• “Daydream”

JP: What was growing up in Japan like for you as a Caucasian? 

RS: So another part of course is my identity. Being born and raised in Japan, but not being Japanese. 

Most of my childhood, I didn't leave my house. It’s a bit of a long story. But we were raised in a cult — not a whole group of people, and then one person leading — it wasn't like that. It was more that my mom had a very strong opinion on things and a very cult-like mentality we had to follow. We were homeschooled on top of that, so most of my childhood was quite isolated. And part of the religion was that Friday night to Saturday night, we weren't allowed to leave the house. Our home was mixed between Christianity and Judaism, which is kind of funky. 

Most of the time, I didn't see anybody my own age. Up to about 18 or 20, I was able to see someone my age once a month if I was lucky. Eventually it faded out, and I'm not religious anymore. I'm actually more of a nice middle between agnostic and atheist, a nice gray zone right now. 

I remember the first day that I went out on a Saturday, and I smelled Saturday air. And it struck me as being very, very different, it was strange.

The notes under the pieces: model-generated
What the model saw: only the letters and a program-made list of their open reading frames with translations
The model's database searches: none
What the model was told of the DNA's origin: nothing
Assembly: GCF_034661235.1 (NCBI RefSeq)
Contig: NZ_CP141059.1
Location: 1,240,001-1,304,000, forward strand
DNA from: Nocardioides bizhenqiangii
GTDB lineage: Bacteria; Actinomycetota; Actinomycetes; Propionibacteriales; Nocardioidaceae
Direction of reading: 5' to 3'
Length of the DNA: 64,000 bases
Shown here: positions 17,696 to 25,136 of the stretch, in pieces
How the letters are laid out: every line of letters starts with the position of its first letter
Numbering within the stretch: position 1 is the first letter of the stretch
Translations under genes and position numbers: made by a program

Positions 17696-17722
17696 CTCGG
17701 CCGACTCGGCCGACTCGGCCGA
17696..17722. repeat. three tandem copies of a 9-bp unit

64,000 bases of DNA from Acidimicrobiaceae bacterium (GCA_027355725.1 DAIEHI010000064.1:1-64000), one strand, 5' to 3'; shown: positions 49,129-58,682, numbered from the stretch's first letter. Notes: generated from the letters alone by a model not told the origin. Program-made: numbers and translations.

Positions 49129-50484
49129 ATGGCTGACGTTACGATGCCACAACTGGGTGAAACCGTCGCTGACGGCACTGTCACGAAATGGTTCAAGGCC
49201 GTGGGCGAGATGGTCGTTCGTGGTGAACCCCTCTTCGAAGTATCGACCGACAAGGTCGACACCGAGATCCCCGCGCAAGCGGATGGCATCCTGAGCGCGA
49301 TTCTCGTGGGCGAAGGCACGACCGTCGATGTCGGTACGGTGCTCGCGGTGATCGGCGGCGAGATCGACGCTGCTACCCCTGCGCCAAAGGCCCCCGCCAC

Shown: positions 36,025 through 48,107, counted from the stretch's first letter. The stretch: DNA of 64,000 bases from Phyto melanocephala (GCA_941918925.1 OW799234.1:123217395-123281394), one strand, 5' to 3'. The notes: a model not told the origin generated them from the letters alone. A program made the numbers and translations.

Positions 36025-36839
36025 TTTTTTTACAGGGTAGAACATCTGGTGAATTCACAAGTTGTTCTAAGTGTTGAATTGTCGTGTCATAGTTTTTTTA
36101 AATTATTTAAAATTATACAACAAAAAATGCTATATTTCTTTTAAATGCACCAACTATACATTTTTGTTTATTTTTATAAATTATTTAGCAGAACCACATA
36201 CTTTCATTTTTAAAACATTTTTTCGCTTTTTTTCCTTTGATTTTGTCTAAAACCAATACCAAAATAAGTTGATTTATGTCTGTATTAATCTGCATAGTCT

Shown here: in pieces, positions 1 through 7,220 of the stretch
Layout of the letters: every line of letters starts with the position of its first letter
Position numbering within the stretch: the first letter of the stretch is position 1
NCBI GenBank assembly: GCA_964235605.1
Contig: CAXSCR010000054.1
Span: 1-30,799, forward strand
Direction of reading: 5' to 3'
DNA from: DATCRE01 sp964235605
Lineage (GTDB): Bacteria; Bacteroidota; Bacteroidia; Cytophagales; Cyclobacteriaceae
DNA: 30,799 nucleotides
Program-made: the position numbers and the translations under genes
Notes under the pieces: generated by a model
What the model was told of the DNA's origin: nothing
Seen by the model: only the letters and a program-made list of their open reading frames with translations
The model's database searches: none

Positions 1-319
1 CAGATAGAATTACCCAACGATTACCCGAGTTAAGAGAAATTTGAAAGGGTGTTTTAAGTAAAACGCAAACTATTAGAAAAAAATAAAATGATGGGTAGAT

Coming to terms with my identity, leaving the house and trying to figure out who I was to Japan and interacting with Japan was confusing for a long time. Of course there were times when I was angry and frustrated, because I wanted to be understood, accepted, and I wanted to be loved by the country that I was born in. Now, as I'm finally settling into who I am and not being apologetic for it, I'm more okay with being different; finding out and figuring out how I stand; not being afraid to use certain elements from Japan in my work; just being free and honest as possible with it. 

This letter I wrote a couple of years ago is also hopefully going to make its way into the submission. It's a letter called Dear Japan, because if you have identity issues there's not one single entity where you can express or direct all your frustration into. So this might add a little bit of dimension to everything. 

Today, I'm just excited to be looking at all that I have available to me and saying, ‘Okay, what can I make from this? How can I flip the narrative?’. I feel quite blessed to be able to do this. I'm very, very grateful. 

JP: What mediums are your exhibitions presented in? Is it a digital format or physical print? 

RS: Prints, which I think is the trickiest part about photography as a medium because there are so many sides to it. Trying to present it, there are so many factors to consider, like expenses, props, models and location. And if you're doing an exhibition, it's the printing, framing, and then the payment. Whereas if I were a painter, it would be a question of canvas, paint in the frame, and display — it’s fewer steps. In photography, there are so many different elements to it. But the work itself, it's exciting. 


Catch Reylia’s Upcoming Solo Exhibition ‘There Was Joy Too’. 

Dates: MARCH 25th – APRIL 16th, 2023


Gallery Information: https://capsule-gallery.jp/

Date of publication : 01/04/2023
Photography by Reylia Slaby